Dinner in America (US Dramatic Competition, January 24)
January 13th marked the announcement of this year’s Oscar nominees, with Joker, 1917, The Irishman and Once Upon a Time… In Hollywood front-running with the most nominations. Despite yearly protests to diversify the Academy Awards, this year had people calling #OscarsSoWhite yet again, with Cynthia Erivo being the only person of colour nominated in an acting category.
The film opens on October 13 1981, according to the radio. Two months prior to this, President Reagan's budget is passed and signed into law. Later on in the film, the social worker gives Arthur Fleck the bad news...
A new decade is almost upon us, and as such, we have come to a time when we all look back at some of our favourite movie and television moments from the past ten years.
David Fincher was born in Denver Colorado in 1957, making him 62 years' old at the time of this article being written. In his career, which began in 1980, he has amassed some great films and filmmaking styles that he is fairly well-known for. For example: he is very well-known for his main characters receiving increasing amounts of pressure throughout the film and become either fixated or obsessive on one idea. Son of a "Life" Magazine writer, David Fincher was no stranger to the world of celebrity obsession and so, I believe he satirically put obsession into his films in order to show us all what exactly it is we're missing.
My favorite holiday of the year has finally arrived! It is Christmas Day, and I want to wish you, whoever's reading this, a very Merry Christmas, or a Happy Hanukkah, or whatever you celebrate, Happy Holidays.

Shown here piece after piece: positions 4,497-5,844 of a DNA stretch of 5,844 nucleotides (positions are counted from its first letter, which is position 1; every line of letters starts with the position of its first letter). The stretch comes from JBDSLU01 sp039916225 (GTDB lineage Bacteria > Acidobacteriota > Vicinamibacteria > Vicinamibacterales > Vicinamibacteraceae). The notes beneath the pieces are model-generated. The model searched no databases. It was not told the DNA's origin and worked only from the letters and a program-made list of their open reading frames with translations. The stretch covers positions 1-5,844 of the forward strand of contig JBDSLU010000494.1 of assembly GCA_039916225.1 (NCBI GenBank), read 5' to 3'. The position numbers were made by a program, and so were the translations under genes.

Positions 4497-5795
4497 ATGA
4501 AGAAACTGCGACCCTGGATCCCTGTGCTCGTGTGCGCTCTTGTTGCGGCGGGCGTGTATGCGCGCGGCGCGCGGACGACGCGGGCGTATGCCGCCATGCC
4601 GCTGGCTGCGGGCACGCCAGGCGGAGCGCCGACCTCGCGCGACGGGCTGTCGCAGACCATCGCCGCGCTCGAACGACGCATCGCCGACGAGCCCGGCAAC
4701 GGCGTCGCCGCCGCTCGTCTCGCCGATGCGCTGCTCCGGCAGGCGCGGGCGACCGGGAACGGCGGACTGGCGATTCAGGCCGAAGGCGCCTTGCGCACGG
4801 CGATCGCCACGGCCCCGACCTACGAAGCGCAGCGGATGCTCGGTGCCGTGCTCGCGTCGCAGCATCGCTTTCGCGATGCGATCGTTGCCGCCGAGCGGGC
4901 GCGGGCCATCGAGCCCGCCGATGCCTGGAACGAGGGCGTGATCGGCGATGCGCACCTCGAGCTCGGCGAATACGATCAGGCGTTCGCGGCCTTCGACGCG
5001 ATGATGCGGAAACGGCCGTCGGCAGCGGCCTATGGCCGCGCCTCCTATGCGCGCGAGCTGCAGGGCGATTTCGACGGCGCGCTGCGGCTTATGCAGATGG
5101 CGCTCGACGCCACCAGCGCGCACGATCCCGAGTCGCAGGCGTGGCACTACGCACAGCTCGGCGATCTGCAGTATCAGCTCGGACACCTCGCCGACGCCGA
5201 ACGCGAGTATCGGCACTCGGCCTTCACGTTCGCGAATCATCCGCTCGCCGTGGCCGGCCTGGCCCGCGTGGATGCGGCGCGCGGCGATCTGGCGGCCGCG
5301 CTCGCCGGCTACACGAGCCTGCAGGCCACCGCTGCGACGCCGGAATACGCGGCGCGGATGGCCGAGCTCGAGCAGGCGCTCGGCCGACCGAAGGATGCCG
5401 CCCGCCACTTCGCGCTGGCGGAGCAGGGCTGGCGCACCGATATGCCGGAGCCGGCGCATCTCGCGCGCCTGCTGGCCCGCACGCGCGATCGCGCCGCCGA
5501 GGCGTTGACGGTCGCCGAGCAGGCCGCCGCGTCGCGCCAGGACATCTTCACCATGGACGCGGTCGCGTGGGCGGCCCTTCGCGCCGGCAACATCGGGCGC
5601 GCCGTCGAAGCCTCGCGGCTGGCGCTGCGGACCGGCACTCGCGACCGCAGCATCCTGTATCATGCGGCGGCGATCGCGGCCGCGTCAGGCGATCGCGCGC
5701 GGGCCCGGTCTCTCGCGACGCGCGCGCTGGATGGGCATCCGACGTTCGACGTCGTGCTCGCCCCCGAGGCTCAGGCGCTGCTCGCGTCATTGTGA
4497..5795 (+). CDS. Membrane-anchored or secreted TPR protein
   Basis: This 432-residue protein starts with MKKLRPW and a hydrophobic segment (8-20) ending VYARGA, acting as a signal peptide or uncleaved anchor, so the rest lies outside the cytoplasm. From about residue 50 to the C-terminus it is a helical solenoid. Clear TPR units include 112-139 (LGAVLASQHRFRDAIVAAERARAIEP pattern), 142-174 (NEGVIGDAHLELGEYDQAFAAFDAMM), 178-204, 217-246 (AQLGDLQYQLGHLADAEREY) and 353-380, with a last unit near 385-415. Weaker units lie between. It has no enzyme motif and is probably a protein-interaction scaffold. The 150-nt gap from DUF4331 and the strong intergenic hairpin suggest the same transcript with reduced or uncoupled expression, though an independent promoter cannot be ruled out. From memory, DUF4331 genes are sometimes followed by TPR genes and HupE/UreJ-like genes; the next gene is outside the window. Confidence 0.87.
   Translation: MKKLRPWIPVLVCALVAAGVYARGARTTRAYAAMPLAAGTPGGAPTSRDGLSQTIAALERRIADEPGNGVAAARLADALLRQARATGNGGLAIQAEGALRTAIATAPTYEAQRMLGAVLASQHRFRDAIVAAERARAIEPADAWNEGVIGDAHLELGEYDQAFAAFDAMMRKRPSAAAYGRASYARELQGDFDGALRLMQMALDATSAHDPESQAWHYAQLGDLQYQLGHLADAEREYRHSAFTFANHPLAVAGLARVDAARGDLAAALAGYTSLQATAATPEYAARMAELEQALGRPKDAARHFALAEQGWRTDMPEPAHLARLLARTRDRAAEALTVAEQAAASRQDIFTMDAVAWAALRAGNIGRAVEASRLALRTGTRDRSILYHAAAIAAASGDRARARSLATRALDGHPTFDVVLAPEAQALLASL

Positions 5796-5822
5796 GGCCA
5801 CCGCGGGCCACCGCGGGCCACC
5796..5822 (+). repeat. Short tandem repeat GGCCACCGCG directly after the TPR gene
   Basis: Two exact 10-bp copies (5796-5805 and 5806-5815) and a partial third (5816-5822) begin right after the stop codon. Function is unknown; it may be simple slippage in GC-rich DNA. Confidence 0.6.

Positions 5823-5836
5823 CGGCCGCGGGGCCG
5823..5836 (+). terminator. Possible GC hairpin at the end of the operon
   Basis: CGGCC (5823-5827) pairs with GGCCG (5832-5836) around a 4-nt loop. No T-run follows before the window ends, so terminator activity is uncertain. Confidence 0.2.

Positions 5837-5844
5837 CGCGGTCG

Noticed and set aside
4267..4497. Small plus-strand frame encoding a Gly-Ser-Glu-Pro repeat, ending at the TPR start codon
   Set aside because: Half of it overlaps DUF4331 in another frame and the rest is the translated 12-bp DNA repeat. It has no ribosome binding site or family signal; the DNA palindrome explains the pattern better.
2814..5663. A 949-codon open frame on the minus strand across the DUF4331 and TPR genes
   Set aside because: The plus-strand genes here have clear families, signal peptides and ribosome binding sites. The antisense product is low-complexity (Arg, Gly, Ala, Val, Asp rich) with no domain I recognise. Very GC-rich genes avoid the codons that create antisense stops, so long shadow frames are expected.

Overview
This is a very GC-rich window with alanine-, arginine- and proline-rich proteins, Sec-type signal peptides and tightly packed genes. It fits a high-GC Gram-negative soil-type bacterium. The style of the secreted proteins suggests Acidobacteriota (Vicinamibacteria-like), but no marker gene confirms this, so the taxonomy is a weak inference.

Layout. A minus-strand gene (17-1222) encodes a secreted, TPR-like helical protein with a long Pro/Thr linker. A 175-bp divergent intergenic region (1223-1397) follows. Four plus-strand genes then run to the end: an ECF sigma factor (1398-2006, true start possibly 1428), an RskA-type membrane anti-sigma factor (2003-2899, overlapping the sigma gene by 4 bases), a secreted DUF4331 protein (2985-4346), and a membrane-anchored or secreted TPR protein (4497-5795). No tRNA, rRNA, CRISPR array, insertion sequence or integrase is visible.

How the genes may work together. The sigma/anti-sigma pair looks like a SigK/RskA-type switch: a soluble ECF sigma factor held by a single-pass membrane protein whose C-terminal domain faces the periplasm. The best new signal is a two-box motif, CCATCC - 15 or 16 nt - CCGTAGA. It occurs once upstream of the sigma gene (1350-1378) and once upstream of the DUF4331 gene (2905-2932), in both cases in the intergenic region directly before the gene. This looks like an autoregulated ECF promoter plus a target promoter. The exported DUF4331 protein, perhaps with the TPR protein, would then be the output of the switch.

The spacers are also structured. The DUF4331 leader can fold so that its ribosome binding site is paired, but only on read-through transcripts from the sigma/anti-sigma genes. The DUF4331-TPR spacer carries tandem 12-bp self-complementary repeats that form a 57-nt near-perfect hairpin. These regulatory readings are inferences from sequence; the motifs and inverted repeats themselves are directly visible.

On December 8, 2019, the world lost another icon when Caroll Spinney, the puppeteer who first brought the classic characters of Big Bird and Oscar the Grouch to life, passed away at the age of 85.
There's no denying the battle for the thorny crown forged from crude jokes and exploitable boundaries is still up for grabs. That's something we've been watching both South Park and Family Guy fight over for just shy of twenty years now. That's pretty impressive considering both iconic shows have, at times, pushed the boat out so far as to turn one too many heads and begin to question their careless propaganda. But, that being said, fans have enjoyed many years of watching the two factions hash it out over who gets the most despicable material past the boards.
A heritage work and a celebration of classical dance, The Sleeping Beauty remains close to the heart of the Royal Ballet. Tchaikovsky’s score, expertly conducted by Simon Hewett, tugs at the child within. Many recognise this music from Disney’s acclaimed 1959 animated film of the same name.